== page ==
This operation may be understood more clearly with reference to FIG. 4. In this FIG. 4, the flame sense circuit is redrawn to illustrate circuit operation during a negative half cycle of source L1. To simplify the description of this circuit, the flame sense electrode 100 is not shown because no current may flow in this branch during the negative half cycle due to the flame rectification. As may be seen more clearly from this redrawn circuit of FIG. 4, current during this negative half cycle will flow from ground through short 128, resistor 108, capacitor 104 to the source L1. Current will also flow from ground through the RC network 112, 114, resistor 110, and capacitor 104 during this negative half cycle. However, the proportion of current flowing through the short circuit 128 to that flowing through the RC network 112, 114 is such that the charge across capacitor 114 at gate 116 is not sufficient to shut off switch 118. As such, the JFET 118 is allowed to remain conducting, which is sensed as a no-flame condition.
As a result of this cross-contamination, field service personnel will have a difficult time isolating the failure. This is because the typical problem report will indicate that the burner with the unfaulted flame sense electrode 100 was turned on but the system did not sense a flame. However, examination of the flame sense electrode 100 will not reveal any failure because, in fact, this electrode is not faulted. The cross contamination of failures in this circuit tends to increase the field service time required to diagnose and correct the problem, thus increasing the cost of ownership of the appliance and leading to customer dissatisfaction. However, the cost of utilizing two separate flame sense circuits for each of the two burners is cost prohibitive from a manufacturing/marketability standpoint. Therefore, a need exists in the art for a new and improved multi-point flame sense circuit that does not suffer from the flame sense electrode failure cross contamination problem existing with the present circuit.
The invention provides such a circuit. These and other advantages of the invention, as well as additional inventive features, will be apparent from the description of the invention provided herein.
BRIEF SUMMARY OF THE INVENTION
In view of the above it is an objective the present invention to provide a new and improved multi-point flame-sensed circuit. More particularly, it is an objective the present invention to provide a new and improved multi-point flame-sensed circuit that does not suffer from the cross-contamination problem of the prior integrated multi-point flame sense circuit discussed above. Specifically, it is an objective of the present invention to provide a full-tolerant multi-point flame sensed circuit that allows a number of flame-sense electrodes to be utilized to sense multiple burners or multiple locations on a burner to verify proper operation of the burner element. Preferably, a failure of any one of the multiple flame-sense electrodes will not disrupt the ability of the circuit to properly sense flame present at a non-faulted flame-sense electrode.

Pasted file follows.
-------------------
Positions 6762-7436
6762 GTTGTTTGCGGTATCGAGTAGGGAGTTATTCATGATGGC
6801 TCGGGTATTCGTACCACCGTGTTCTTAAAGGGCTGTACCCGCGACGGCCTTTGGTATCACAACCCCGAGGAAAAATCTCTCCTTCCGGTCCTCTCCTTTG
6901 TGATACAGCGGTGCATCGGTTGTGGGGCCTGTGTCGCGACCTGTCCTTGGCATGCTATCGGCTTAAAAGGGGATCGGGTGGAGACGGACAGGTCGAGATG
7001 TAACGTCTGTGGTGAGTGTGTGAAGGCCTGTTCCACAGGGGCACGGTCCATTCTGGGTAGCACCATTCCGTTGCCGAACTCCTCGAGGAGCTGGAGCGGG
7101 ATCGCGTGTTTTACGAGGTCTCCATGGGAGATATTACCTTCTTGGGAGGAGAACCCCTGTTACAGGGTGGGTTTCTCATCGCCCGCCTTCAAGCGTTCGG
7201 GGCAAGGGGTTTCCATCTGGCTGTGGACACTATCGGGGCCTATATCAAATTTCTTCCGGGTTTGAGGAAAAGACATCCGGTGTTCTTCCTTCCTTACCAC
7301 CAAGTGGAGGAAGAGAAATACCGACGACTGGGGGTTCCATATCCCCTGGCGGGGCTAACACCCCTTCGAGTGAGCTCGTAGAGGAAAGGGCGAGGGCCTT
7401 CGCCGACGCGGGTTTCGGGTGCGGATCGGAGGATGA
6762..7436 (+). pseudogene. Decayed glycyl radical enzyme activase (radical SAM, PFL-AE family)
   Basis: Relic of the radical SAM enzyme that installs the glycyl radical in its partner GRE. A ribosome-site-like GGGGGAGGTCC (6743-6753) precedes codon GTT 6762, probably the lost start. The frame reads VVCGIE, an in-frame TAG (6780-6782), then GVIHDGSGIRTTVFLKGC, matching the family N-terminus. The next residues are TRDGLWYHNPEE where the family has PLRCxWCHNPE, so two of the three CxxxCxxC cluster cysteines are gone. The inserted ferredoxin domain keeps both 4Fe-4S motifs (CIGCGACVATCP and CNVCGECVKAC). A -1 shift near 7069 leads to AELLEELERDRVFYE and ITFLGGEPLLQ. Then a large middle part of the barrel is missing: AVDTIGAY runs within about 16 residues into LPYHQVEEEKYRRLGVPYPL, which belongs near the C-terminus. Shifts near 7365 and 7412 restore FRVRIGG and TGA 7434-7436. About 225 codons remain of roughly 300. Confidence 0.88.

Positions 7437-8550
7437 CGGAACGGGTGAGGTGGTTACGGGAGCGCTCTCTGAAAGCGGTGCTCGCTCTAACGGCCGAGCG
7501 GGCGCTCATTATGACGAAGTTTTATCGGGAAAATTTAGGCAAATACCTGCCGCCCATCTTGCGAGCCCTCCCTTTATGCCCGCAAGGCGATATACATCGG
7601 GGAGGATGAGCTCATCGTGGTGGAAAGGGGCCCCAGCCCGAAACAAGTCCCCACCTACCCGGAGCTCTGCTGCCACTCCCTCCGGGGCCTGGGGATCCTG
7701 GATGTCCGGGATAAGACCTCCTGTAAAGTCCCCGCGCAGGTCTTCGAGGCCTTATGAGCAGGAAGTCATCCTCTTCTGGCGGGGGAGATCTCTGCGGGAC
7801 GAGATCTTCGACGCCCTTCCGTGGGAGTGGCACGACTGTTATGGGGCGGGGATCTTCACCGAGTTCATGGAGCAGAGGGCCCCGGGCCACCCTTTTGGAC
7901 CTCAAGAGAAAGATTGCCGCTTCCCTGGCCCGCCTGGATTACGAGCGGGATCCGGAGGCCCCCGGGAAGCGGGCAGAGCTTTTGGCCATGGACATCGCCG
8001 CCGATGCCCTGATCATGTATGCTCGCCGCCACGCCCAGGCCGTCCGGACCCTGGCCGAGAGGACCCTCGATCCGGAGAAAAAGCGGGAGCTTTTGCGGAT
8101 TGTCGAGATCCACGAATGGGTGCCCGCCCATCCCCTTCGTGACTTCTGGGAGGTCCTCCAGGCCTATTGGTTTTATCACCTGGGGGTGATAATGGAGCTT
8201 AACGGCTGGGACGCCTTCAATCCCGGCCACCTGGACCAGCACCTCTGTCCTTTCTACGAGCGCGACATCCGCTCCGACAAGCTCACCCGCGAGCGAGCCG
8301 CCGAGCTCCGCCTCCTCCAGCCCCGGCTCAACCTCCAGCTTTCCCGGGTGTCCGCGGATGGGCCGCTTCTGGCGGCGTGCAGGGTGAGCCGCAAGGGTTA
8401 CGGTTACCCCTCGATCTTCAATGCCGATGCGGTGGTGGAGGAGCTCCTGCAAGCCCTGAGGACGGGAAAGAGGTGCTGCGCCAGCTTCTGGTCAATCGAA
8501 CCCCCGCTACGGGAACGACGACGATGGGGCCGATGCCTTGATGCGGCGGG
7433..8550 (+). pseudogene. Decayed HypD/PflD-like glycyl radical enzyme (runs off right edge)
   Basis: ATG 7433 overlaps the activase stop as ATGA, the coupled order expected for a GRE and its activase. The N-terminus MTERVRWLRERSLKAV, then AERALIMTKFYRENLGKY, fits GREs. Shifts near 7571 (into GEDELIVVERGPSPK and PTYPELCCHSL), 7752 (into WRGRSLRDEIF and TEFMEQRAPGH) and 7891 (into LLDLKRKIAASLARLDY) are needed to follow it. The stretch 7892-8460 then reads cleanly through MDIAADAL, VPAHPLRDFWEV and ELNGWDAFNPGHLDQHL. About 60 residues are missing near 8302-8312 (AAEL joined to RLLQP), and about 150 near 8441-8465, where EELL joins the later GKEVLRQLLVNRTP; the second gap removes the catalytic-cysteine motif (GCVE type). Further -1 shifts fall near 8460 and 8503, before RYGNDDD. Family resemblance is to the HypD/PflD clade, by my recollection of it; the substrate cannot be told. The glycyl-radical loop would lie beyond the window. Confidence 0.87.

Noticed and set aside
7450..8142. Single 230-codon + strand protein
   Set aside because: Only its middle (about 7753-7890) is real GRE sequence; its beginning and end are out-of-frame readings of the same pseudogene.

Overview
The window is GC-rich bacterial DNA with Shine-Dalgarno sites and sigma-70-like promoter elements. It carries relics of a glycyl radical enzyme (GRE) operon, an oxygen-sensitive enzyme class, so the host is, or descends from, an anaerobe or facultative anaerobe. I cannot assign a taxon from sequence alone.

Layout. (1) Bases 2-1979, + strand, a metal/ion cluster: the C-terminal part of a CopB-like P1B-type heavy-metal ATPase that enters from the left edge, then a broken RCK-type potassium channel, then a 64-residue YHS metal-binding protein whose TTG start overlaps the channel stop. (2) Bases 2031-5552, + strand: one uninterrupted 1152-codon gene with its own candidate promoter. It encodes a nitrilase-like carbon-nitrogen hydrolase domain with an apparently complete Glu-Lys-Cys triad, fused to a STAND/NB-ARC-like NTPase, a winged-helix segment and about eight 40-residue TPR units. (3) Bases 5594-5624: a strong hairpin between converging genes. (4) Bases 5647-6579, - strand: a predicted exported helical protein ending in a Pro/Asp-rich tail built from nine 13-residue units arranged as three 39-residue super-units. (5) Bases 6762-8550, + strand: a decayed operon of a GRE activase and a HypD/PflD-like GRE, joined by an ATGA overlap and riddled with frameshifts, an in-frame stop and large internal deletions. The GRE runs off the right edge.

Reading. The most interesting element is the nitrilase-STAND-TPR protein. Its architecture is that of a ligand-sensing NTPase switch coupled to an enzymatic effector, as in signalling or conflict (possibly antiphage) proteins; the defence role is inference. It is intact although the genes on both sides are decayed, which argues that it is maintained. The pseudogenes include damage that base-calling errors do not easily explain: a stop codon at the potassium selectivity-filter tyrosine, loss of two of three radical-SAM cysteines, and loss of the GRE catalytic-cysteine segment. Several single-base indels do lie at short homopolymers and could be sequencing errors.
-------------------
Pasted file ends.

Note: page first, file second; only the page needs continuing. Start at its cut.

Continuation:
In one embodiment of the present invention, each individual flame-sense electrode is coupled to the multi-point fault-tolerant flame-sense circuitry of the present invention via a separate channel powered by the line voltage and coupled to the output switching device. Preferably, each channel provides a capacitive coupling to the source voltage, and a resistive coupling to the input-switching device. In a highly preferred embodiment, each of the channels for the multiple flame-sense electrodes are coupled in parallel with one another between these two points. A current limiting resistor is also included in association with each flame-sense electrode. The circuit elements are then balanced to ensure that proper operation of the sense circuit is not affected by failure of any one of the flame-sense electrodes.
In one embodiment of the present invention, a fault-tolerant multi-point flame sense circuit comprises an electronically controllable switch having a control input, an RC network having a first node coupled to the control input of the switch and a second node coupled to ground, and a number of flame sense electrode channels. Each flame sense electrode channel has a separate capacitive coupling to a line voltage input and a separate resistive coupling to the RC network. Preferably, each flame sense electrode channel includes a current limiting resistor that couples a flame sense electrode to a junction between the capacitive coupling to the line voltage input and the resistive coupling to the RC network. The flame sense electrode channels are preferably balanced with one another such that current flow between the line voltage input and the ground during both positive and negative half cycles of an external line voltage is equal when no flame is present at any of the flame sense electrodes. As such, the electronically controllable switch remains in a quiescent state when no flame is present at any of the flame sense electrodes.